Bible Readings for December 1st
We looked yesterday at ways these final chapters in 1 Chronicles portray David as a new Moses, and here in 1 Chronicles 29:6–9, we find yet one more story along those lines in the freewill offering of the Israelites to contribute materials for the building of the temple. The word for “freewill offering” in 1 Chronicles 29:6 first appears in the Bible in Exodus—once in Exodus 25:2 to invite a freewill offering for the construction of the tabernacle and then in Exodus 35:21 and 29 to describe the freewill offering that the people do contribute for the building of the tabernacle. Just as Moses had collected the freewill offering to build the first dwelling place of Yahweh in the tabernacle, so now David also collects a freewill offering for the temple.
But nevertheless, 1 Chronicles ends on a somewhat puzzling note: why doesn’t David usher in the ultimate, final, consummated kingdom of God here? As we have noted a couple of times, the story we have in 1 Chronicles omits David’s sin with Bathsheba, as well as his failure to deal with the rebellion of Joab and Absalom (among others) in his midst, so why then does David pass away from the scene here? The first book of Chronicles leaves this question entirely unanswered.
In fact, the Chronicler writes this description of David deliberately in order to establish a pattern that David’s greater Son would follow. In the same way that David did not consummate God’s kingdom on earth here at the end of 1 Chronicles, so also Jesus ascended to his Father in heaven after his resurrection without bringing his people straight into their eternal rest with him. As we read the final story of David in 1 Chronicles 29, we are meant to feel the same way as did the apostles of Jesus before his ascension, when they asked, “Lord, will you at this time restore the kingdom to Israel?” (Acts 1:6). Is it now, Lord Jesus? Are you coming to put away permanently the curse of sin and death and to bring your people into their eternal home so that we can be with you forever now?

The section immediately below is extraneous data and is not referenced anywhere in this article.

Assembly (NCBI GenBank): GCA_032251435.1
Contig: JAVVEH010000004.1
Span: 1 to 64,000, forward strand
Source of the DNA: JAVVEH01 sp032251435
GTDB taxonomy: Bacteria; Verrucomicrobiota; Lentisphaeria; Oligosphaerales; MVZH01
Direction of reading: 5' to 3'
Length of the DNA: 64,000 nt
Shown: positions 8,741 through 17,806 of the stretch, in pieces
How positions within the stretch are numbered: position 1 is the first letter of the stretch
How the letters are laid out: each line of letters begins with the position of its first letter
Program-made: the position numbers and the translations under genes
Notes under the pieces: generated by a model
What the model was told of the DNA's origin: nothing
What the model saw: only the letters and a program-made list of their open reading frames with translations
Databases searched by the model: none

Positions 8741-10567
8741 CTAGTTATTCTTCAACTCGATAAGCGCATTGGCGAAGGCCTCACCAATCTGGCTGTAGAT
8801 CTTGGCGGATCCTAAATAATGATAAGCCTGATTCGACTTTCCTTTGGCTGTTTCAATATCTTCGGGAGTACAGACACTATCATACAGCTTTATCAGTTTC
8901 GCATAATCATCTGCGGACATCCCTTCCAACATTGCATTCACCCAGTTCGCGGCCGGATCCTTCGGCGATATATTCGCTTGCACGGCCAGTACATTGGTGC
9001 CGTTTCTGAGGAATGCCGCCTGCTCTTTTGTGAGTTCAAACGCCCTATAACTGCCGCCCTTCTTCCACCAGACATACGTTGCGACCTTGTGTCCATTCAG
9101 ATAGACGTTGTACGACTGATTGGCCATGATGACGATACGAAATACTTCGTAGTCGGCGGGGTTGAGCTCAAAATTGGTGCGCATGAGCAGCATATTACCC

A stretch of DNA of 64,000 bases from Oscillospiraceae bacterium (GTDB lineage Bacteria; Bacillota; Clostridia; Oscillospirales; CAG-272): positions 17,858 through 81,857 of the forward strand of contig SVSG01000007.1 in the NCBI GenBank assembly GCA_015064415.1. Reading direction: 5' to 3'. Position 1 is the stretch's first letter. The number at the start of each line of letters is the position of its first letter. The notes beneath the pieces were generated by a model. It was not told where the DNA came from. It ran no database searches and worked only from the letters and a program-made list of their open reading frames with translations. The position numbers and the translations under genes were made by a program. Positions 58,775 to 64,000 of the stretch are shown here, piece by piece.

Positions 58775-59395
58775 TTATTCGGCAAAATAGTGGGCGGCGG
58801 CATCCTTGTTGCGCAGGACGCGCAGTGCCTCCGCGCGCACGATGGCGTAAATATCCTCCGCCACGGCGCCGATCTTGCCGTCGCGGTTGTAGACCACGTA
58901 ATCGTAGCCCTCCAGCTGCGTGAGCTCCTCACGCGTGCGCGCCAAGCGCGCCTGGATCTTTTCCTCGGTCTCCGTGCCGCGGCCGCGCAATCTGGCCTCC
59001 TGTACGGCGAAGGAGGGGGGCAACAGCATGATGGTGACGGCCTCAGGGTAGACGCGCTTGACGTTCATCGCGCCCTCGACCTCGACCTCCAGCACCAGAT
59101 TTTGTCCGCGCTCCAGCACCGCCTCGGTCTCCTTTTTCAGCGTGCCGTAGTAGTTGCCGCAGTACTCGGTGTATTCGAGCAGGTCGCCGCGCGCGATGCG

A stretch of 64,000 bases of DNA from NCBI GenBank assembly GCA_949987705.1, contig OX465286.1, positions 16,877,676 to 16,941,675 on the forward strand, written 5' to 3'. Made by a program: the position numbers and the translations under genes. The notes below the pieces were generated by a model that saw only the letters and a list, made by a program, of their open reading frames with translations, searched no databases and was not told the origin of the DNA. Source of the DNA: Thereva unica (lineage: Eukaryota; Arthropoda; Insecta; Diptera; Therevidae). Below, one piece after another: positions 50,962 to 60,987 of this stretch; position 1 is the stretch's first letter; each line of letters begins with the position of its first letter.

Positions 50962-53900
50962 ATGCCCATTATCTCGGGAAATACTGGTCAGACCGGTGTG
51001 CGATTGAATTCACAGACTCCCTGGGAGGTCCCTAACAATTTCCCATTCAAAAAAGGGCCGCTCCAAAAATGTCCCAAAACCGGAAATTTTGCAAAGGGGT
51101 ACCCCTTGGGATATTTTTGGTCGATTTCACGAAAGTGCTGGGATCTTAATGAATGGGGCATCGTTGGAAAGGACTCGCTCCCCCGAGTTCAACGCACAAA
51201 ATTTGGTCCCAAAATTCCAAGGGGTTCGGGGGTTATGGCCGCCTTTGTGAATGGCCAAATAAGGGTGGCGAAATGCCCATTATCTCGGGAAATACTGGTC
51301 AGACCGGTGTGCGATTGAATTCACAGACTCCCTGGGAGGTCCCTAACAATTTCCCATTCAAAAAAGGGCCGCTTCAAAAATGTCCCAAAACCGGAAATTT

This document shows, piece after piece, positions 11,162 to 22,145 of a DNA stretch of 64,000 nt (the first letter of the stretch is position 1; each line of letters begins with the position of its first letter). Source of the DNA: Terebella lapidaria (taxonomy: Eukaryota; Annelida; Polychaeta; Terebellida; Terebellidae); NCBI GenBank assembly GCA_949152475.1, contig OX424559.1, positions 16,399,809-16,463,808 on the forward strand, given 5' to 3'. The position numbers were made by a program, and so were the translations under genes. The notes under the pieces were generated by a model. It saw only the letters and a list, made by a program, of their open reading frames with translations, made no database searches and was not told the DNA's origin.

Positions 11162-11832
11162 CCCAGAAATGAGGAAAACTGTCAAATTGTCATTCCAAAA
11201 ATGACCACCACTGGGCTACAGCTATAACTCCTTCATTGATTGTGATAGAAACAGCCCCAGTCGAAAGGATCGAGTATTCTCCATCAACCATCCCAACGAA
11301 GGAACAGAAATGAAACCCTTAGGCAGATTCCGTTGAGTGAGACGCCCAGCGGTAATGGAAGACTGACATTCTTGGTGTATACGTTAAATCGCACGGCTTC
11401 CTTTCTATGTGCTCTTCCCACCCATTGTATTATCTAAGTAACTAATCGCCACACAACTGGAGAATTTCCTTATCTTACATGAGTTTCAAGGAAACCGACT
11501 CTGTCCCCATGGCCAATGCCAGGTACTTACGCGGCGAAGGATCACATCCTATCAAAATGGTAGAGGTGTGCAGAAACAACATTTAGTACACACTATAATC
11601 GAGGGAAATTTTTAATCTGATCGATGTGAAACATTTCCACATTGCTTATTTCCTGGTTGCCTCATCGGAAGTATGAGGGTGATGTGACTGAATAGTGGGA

The joyous—yet incomplete—story of David’s departure is written to stoke the flames of our desire for Jesus. Do you long for your Savior to return? Do you pray, “Come, Lord Jesus!” (Rev. 22:20)? Are you purifying yourself as he is pure while you await his appearance (1 John 3:3)? Are you gathering oil and trimming your wicks (Matt. 25:1–13) and wisely investing the talents he has entrusted to you (Matt. 25:14–30)? The day is coming when he will return, and on that day, let none of us fail to have made ourselves ready to embrace our bridegroom. Today, trust in him as you await his appearing.
Scripture quotations are from The Holy Bible, English Standard Version copyright © 2001 by Crossway Bibles, a division of Good News Publishers. Used by permission. All rights reserved.